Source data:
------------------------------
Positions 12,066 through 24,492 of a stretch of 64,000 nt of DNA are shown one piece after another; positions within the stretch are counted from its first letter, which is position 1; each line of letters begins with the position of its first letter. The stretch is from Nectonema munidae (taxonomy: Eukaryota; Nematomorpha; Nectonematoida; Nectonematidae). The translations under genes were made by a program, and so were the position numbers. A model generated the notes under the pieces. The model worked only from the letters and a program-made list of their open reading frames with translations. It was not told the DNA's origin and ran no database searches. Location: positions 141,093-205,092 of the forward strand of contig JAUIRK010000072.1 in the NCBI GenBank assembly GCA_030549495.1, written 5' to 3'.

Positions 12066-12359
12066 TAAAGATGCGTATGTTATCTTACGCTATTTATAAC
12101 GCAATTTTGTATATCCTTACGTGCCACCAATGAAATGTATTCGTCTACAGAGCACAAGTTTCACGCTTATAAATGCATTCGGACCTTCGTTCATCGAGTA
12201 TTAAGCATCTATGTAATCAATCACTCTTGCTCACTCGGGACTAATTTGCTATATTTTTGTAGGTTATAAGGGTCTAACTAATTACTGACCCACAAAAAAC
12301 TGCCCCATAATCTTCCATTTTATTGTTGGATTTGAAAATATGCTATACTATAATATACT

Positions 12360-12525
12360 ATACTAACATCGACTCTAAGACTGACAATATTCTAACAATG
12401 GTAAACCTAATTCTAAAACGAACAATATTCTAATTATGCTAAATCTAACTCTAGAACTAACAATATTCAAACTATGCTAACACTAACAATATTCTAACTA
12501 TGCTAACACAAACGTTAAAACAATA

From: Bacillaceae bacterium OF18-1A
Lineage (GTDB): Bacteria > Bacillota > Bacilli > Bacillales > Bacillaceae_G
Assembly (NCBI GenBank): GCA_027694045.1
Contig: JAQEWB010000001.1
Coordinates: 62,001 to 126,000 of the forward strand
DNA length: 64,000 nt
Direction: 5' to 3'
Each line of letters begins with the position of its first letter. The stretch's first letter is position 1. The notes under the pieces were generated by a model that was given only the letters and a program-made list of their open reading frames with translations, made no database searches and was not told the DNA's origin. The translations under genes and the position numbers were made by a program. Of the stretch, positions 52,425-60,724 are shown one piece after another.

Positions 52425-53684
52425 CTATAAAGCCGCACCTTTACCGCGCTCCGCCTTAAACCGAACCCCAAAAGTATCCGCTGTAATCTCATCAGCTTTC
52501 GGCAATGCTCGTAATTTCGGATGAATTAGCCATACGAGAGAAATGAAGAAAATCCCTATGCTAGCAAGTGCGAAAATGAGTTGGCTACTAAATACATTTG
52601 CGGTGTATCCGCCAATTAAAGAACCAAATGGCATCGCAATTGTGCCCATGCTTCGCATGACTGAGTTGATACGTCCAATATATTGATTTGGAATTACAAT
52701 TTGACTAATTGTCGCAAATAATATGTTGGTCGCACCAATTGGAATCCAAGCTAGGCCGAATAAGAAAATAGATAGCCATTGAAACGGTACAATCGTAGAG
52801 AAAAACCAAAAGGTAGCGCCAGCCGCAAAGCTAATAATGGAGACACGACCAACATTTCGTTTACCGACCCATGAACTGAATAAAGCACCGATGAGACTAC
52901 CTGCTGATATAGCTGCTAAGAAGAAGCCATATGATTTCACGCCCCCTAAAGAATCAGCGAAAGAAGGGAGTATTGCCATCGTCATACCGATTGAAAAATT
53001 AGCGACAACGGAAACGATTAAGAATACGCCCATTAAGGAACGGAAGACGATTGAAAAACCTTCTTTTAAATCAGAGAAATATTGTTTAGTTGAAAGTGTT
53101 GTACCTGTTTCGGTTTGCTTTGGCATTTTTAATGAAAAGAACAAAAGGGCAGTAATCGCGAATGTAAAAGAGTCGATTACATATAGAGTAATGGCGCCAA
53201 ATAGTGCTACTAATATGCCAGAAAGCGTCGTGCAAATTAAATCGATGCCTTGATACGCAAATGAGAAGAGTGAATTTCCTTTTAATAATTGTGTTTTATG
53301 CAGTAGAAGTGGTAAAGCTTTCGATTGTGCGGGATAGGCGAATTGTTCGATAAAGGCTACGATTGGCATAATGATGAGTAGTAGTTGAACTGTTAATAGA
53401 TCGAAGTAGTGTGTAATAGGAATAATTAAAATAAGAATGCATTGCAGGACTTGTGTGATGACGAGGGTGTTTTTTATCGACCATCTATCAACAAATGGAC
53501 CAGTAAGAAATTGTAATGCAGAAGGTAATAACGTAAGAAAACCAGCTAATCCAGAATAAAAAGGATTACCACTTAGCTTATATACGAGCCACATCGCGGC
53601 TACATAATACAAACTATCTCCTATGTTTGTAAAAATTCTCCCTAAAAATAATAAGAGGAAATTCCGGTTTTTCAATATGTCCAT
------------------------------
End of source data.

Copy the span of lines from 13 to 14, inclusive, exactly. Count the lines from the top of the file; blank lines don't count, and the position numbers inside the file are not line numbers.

Assembly (NCBI GenBank): GCA_027694045.1
Contig: JAQEWB010000001.1